Oil prices were little changed on Tuesday as the market awaited direction from weekly U.S. inventory data and as Kuwait joined top producers Saudi Arabia and Russia in support of prolonging supply cuts through March 2018 to reduce a global crude glut.
“We expect a rangebound trade today with prices largely confining to yesterday’s parameters as the market awaits another round of weekly stats,” Jim Ritterbusch, president of Chicago-based energy advisory firm Ritterbusch & Associates, said in a note.
U.S. crude oil inventories were expected to fall by around 2.3 million barrels during the week ended May 12, according to a Reuters poll. That would be crude’s sixth straight weekly decline after hitting a record high at the end of March.
The American Petroleum Institute was scheduled to release data for last week at 4:30 p.m. EDT on Tuesday, with the U.S. Energy Information Administration report due at 10:30 a.m. EDT on Wednesday.
Brent futures were up 4 cents, or 0.1 percent, at $51.86 a barrel by 11:32 a.m. EDT. U.S. crude was up 4 cents, or 0.1 percent, at $48.89 per barrel.
Both benchmarks have risen more than $5 since hitting five-month lows 11 days ago. The small move higher Tuesday put both Brent and U.S. futures on track to rise for a fifth day in a row.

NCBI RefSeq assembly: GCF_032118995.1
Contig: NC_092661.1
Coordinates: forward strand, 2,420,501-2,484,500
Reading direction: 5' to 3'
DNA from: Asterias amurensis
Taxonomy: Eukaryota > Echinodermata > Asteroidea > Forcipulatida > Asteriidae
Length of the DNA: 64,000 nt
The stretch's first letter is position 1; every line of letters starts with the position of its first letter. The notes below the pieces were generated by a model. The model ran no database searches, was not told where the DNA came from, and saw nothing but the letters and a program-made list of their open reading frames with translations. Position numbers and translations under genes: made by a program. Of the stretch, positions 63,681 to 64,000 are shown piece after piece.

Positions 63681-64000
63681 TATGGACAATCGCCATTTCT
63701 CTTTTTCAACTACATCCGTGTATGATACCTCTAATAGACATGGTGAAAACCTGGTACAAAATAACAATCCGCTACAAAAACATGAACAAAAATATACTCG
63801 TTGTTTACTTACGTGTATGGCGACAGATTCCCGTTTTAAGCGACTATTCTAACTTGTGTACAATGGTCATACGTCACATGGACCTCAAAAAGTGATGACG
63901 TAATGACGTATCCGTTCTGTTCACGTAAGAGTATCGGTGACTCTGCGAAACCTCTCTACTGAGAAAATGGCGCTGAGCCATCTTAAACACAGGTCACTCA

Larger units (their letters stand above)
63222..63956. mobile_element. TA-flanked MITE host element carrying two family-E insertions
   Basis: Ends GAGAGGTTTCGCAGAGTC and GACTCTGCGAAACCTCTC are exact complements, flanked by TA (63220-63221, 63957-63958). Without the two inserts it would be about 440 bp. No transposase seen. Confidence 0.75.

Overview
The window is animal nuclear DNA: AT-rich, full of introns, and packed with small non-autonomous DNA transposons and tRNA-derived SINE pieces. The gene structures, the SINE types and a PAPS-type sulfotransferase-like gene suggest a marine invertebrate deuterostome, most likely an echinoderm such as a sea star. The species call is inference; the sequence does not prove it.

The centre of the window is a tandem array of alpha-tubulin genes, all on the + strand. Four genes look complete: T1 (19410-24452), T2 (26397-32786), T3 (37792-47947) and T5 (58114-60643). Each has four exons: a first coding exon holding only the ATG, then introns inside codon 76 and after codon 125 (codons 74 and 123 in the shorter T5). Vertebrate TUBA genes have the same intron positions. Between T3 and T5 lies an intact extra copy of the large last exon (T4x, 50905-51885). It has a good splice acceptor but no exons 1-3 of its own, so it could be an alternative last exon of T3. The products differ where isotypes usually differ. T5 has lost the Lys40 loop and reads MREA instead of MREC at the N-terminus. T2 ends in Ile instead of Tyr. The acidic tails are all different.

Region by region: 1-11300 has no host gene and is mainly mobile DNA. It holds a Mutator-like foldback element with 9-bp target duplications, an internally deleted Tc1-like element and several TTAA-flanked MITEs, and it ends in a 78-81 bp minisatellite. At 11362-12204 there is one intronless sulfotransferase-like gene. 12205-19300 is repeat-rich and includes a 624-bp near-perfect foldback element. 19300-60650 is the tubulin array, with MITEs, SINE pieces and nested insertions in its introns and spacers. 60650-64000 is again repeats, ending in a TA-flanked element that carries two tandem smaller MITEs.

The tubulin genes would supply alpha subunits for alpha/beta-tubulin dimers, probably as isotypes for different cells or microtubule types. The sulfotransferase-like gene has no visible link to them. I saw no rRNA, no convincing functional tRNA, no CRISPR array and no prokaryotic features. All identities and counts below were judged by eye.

Kuwait’s oil minister, Essam al-Marzouq, backed the previous day’s agreement by Saudi Arabia and Russia on the need to extend a crude output cut by OPEC and other producing countries of 1.8 million barrels per day (bpd) until the end of March next year. Other OPEC states are expected to support the move at a meeting on May 25.
Russian Energy Minister Alexander Novak said the proposed extension of output cuts aimed to bring global commercial oil inventories down to the five-year average and stabilize the market.
U.S. bank Goldman Sachs said the deal would likely extend the oil price rebound “although the rally so far…has remained modest compared to the move that occurred last year when the OPEC cuts were first announced.”
James Woods, investment analyst at Rivkin Securities, said world oil supplies would probably remain plentiful, even if OPEC extended the production cuts. He said “rising U.S. production and record inventories have kept upside limited and a nine-month extension at this stage is unlikely to break that.”
Goldman Sachs said output would increase from OPEC members that were exempt from the cuts. Also, U.S. oil production is up more than 10 percent since mid-2016.
“These combined volumes could largely offset the benefit of the extended cuts,” Goldman Sachs said, keeping its average Brent price forecast for the third quarter at $57 per barrel.
Frontpage December 8, 2017